‘However,’ he went on, ‘I strongly disapprove of the use of Heljaph Belcanon’s immortal piece in D major as background music for the battle scenes. A musical faux pas like that is almost more barbarous than the massacre itself.’
‘Y-you’re … r-right,’ I heard myself say haltingly.
‘I am, aren’t I?’ said the Biblionaut. ‘It’s as tasteless as the march music they used for the burial scene. But then, if one wants to hear some really appropriate background music, one should go to the Puppetocircus Maximus, shouldn’t one? Have you seen the Yarnspinner adaptation? A dream, I tell you! A genuine Puppetist masterpiece! The musical arrangements are phenomenal.’
Now would have been my perfect opportunity to escape. The interval had come. I could have stood up and excused myself, pleading a call of nature, and surreptitiously sneaked out of the theatre. It was now or never!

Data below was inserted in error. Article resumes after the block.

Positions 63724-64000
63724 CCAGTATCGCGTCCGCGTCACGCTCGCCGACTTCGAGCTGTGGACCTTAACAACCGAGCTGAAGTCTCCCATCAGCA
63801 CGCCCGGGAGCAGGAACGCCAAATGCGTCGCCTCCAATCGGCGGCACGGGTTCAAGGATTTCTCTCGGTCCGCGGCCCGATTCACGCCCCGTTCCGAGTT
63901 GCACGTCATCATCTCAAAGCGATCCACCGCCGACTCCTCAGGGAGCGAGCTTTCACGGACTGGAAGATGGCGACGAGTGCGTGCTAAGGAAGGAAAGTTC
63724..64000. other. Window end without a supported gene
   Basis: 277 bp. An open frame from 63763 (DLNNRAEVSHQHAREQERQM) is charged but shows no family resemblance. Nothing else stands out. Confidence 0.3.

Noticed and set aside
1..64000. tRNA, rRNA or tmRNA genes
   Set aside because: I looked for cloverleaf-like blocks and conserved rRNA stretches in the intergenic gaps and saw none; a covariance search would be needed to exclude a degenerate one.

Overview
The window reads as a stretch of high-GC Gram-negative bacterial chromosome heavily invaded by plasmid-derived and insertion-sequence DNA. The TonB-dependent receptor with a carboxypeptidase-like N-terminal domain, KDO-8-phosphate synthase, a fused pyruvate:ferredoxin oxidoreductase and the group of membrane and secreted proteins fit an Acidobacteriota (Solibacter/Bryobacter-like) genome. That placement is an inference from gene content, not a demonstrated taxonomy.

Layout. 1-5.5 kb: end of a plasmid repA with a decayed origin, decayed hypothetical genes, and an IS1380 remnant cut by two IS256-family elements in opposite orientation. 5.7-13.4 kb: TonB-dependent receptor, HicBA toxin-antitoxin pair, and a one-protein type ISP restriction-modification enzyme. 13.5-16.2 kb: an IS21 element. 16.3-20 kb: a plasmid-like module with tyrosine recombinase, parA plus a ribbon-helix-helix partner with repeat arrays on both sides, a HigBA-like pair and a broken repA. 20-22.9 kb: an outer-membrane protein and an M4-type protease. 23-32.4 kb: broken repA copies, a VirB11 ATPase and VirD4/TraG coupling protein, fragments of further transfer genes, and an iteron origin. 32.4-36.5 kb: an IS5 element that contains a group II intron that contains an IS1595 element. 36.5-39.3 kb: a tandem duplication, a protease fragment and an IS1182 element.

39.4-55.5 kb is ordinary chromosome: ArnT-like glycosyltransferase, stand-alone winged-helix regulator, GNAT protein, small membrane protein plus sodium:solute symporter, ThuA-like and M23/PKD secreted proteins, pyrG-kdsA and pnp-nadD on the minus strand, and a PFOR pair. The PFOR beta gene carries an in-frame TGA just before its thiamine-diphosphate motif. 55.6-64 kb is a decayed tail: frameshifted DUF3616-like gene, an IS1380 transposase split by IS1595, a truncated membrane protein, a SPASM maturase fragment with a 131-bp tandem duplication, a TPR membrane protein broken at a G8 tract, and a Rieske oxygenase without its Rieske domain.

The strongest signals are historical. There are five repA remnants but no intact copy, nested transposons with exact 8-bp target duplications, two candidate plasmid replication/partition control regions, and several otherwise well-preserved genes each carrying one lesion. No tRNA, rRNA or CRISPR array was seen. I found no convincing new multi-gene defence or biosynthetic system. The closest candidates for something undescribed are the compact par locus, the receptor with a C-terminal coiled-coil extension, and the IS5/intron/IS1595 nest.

‘I have had that pleasure,’ I blurted out instead, and remained seated.
‘Then you know what I’m talking about,’ said the masked stranger. ‘The first time I heard Gipnatio Sacrem’s intermezzo accompanying the king’s departure from Shadowhall Castle, tears came to my eyes! Tears! And they have done every time since. I’ve already seen the play five times. Fantastic! Do you know Yarnspinner’s book?’
‘Er … no …’ I lied.
‘Lucky devil! Then you can still read it for the first time! How I envy you!’
For a moment I thought the Biblionaut had recognised me and was playing a sarcastic game, but he went on:
‘It always sounds a bit blinkered when someone says they have a favourite book, but in this case I simply can’t deny it: I know of no better book about Bookholm, period, and there it is. I’ve read it again and again! Get hold of a copy, you won’t regret it.’